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TORONTO — Best-in-class risk management programs begin with a process aligned with a framework, and the ISO 31000 risk management standard can provide such a framework, an enterprise risk management expert said.
While risk management is still evolving at many organizations, regardless of where an organization is in advancing its approach, risk standards “have a place at every step,” said Christopher E. Mandel, senior vice president, strategic solutions at Sedgwick Claims Management Services Inc. in Memphis, Tenn.
He was speaking Tuesday as part of a panel discussing ISO 31000 and enterprise risk management at the “2013 International Conference on ISO 31000” in Toronto.
Risk managers should use standards, Mr. Mandel said, “because standards, no matter what kind or which ones, support key tools and processes.”
“Standards allow you to proactively address risks with some discipline,” he said. “Standards also relate well to the whole idea of focusing on outcomes.”
ISO 31000 was released by the International Organization for Standardization in 2009. It offers principles, a framework and a process for managing risk.
Another panelist, Eyvind Aven, head of enterprise risk management at Statoil A.S.A. in Stavanger, Norway, said employing the ISO 31000 standard increases the likelihood of achieving risk management objectives.
While Statoil's definitions of concepts such as “risk” and “risk owner” might differ slightly from those in the ISO 31000 standard, Mr. Aven said the standard appropriately presents those definitions in generic fashion so companies can tailor them to their own circumstances.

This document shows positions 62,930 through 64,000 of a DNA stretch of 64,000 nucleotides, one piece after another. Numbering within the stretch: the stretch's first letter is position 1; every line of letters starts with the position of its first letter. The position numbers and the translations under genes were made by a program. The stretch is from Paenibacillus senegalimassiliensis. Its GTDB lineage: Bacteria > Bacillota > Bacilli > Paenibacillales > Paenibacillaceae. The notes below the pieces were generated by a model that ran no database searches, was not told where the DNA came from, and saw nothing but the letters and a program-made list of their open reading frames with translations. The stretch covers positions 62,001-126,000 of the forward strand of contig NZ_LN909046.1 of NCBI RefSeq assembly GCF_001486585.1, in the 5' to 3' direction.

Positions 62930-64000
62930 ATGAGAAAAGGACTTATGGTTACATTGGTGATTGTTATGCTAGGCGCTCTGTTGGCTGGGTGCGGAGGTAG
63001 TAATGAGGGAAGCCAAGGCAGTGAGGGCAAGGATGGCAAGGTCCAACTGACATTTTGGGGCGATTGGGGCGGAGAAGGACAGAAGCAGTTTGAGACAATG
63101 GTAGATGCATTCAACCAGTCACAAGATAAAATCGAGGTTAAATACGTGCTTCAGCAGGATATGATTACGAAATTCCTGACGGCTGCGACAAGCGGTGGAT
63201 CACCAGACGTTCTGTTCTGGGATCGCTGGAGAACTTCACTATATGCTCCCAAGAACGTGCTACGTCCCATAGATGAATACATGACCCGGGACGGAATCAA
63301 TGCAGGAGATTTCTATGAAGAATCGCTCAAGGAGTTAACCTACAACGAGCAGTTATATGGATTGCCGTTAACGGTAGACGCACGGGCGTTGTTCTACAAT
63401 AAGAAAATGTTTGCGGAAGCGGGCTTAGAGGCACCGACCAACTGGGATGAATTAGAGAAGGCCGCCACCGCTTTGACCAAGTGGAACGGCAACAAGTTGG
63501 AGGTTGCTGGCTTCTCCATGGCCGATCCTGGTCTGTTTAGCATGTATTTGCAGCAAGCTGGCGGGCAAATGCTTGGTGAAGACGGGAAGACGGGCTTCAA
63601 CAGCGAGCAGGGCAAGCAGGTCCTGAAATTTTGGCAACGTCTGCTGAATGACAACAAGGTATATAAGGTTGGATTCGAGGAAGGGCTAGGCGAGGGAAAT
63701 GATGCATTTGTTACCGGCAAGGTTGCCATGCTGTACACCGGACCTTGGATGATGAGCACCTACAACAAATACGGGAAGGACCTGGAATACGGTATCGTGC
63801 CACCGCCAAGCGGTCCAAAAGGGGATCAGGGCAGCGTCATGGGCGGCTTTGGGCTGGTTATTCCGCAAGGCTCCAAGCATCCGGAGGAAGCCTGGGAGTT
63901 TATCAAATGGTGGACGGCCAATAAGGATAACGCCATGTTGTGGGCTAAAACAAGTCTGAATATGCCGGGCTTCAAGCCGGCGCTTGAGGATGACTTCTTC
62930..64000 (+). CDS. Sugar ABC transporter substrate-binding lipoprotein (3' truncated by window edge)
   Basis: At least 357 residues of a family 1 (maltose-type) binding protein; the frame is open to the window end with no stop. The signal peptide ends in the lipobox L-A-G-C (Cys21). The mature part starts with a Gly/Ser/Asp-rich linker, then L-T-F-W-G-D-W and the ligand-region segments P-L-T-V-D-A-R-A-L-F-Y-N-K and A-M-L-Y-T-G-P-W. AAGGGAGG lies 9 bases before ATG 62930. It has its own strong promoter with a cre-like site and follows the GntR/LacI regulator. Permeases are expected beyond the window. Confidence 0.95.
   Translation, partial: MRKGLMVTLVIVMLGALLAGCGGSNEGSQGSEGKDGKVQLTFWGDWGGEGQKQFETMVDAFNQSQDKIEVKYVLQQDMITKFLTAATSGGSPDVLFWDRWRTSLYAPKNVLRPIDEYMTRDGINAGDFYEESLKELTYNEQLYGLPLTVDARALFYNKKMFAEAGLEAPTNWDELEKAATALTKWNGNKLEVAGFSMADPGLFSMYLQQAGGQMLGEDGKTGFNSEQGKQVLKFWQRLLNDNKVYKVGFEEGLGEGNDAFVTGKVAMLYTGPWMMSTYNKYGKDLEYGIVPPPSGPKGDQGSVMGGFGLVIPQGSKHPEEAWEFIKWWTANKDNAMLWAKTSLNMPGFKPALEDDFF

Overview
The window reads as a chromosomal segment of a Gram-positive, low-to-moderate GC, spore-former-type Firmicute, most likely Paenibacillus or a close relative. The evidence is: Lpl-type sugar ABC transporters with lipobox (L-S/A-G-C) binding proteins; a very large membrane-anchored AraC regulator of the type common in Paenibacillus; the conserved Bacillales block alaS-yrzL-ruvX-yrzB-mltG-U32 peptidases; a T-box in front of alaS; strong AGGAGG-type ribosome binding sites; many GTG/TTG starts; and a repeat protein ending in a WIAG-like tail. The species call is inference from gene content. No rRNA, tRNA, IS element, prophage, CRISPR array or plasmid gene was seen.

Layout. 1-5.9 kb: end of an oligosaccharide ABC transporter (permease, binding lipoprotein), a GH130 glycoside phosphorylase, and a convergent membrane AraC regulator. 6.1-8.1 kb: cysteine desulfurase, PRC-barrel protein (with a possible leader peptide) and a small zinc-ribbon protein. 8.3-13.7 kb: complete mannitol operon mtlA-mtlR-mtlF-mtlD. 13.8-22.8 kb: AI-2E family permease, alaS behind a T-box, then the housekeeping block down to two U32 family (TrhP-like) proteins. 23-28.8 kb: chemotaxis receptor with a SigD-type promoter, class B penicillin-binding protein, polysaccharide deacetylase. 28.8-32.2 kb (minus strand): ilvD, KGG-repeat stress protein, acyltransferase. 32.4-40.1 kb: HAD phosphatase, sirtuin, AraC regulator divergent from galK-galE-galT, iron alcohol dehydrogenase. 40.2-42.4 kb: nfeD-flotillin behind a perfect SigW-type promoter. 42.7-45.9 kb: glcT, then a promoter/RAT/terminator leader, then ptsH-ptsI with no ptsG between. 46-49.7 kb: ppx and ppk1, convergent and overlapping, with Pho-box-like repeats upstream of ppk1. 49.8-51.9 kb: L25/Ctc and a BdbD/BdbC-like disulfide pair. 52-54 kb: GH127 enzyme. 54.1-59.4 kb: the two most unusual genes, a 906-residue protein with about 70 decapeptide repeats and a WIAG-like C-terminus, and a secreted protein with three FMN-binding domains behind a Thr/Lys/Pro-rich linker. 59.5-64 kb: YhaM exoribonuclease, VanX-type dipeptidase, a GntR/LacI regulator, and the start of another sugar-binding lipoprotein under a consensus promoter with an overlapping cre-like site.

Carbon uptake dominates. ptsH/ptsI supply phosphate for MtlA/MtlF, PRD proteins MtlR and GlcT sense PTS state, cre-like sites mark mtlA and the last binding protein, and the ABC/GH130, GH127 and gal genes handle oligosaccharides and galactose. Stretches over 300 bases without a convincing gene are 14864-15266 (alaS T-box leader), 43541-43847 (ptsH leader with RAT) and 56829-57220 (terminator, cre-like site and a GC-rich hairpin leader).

Ultimately, Statoil's ERM program is consistent with ISO 31000, he said, in that it focuses on managing risks in relation to Statoil's principal risk management objectives: creating value and avoiding incidents.
Jeevan Perera, senior engineer at the National Aeronautics and Space Administration in Houston, said NASA doesn't comply completely with the ISO 31000 standard.
“We're probably 99% satisfying the intentions of ISO 31000,” he said. Some of the differences stem from the fact that NASA is not a for-profit enterprise, Mr. Perera said.
NASA's core risk management principles are that risk management creates value for the organization and that it is integrated in the agency's organizational processes, he said.
“Our approach to the management of risk is we wanted risk to be managed at the lowest possible level,” Mr. Perera said, based on a belief that the people at those levels have the greatest knowledge of the risks they're charged with managing.